While we tend to think of Covid-19 as a distinctly human crisis, it’s also one that has taken a seismic socio-economic toll across the globe.
The labour market has borne the brunt of this, with the United Nations estimating that up to 240 full-time equivalent (FTE) jobs will be lost worldwide during the fourth quarter.
During the first three quarters of 2020, labour income dropped by an incredible 10.7% (or $3.5 trillion) when compared to the same period in 2019. But what exactly has Covid-19 taught us about the job market and what does the future hold within this space?
The Challenge Facing Graduates and Candidates in the Current Climate
Make no mistake; the current challenges facing the labour market could remain for years to come, and there can be no doubt that young people in particular are set to graduate into what may well be one of the toughest spaces for decades.
This is certainly true in the UK, where the unemployment rate grew to 4.5% in Q3 and effectively reached its highest rate in more than three years.
This could well increase further in the near-term, although it’s fair to surmise that the decision to extend the so-called ‘furlough scheme’ will provide some much needed relief to the region’s job market.
The rise in unemployment is also coinciding with a widespread freeze in recruitment and job creation efforts, with this trend prevalent across the globe as countries brace themselves for what could be the deepest recession since World War II.
According to a detailed report by the Institute of Fiscal Studies (IFS), this ongoing job and labour market crisis will almost certainly be deeper than following the great recession of 2008-09, while earnings will also take a significant hit in the near and medium-term.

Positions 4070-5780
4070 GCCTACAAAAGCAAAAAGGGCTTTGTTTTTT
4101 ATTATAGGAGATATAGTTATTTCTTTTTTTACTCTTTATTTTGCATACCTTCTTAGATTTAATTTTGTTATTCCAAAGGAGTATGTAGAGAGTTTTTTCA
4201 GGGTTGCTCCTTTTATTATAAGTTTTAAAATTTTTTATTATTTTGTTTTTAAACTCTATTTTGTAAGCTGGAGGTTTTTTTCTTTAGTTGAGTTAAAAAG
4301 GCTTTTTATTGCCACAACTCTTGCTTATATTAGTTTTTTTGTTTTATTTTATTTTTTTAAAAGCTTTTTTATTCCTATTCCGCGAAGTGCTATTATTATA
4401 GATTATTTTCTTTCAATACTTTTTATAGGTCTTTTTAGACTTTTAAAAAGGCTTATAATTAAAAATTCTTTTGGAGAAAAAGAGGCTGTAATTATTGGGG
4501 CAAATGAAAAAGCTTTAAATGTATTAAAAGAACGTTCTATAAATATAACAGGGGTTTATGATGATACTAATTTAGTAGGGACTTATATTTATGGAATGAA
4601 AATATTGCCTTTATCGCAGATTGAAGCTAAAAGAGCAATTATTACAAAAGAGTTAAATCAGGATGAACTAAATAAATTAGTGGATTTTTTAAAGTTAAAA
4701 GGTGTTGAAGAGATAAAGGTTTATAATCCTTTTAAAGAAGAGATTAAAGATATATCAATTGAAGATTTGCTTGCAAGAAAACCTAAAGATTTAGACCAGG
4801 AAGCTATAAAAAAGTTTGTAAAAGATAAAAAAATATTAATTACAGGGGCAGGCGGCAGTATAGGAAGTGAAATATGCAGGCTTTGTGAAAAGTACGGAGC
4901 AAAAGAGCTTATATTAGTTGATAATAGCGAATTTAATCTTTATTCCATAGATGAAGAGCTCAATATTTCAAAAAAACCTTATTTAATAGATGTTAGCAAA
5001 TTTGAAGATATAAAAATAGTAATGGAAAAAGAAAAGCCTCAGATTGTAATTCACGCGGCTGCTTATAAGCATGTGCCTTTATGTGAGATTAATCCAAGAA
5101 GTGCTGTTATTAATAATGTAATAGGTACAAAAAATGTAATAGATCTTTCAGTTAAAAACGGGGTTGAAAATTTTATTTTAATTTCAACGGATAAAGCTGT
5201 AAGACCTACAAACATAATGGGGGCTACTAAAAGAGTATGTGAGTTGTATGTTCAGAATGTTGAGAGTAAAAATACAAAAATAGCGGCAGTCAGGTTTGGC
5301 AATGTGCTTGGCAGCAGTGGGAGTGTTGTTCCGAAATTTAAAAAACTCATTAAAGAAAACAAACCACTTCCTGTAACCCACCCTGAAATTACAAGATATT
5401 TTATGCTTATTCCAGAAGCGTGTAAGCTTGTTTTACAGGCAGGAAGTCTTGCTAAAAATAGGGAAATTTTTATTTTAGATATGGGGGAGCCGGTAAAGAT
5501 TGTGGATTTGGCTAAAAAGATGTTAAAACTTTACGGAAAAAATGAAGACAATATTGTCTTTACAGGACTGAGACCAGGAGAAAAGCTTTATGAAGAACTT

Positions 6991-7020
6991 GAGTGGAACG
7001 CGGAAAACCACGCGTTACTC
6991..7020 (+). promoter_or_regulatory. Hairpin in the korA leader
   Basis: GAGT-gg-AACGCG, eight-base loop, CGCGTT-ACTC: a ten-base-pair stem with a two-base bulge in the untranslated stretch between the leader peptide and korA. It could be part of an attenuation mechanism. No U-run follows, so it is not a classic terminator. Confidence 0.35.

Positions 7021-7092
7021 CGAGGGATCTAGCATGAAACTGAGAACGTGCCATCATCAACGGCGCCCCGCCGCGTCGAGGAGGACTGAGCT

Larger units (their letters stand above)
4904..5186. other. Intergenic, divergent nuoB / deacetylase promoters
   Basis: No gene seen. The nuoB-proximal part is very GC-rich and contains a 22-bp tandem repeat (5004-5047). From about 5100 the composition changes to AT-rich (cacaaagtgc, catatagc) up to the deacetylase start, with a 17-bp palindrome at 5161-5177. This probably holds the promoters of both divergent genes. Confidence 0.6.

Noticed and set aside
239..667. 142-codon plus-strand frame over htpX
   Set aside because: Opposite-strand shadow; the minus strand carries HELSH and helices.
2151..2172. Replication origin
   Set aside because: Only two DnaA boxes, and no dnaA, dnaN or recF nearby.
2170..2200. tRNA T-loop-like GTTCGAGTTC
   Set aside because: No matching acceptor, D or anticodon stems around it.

Why Working From Home has Provided a Beacon of Light in an Ailing Market
Despite its obvious and adverse impact, the coronavirus pandemic has created unique opportunities in fields such as forex and financial market trading.
The same can be said for the labour market in some respects, with the transitions to increased remote working having been accelerated by Covid-19 and highlighted the potential of this as a viable method of working in the future.
In April 2020 (at the height of the pandemic in the UK) an estimated 46.6% of people in employment did some work at home, with a staggering 86.0% of this demographic having done so as a result of the virus.
This trend has continued largely throughout 2020 and into the second lockdown, helping to boost productivity in some instances and encouraging entrepreneurs to reconsider how and where their employees work.
Not only has this helped many businesses to remain open and competitive throughout the pandemic, but it has also played a pivotal role in minimising human contact and slowing the spread of the virus.
In this respect, remote working may well help us to avoid and manage potential pandemics in the future, in much the same way that the transition to a cashless society will minimise unnecessary physical contact.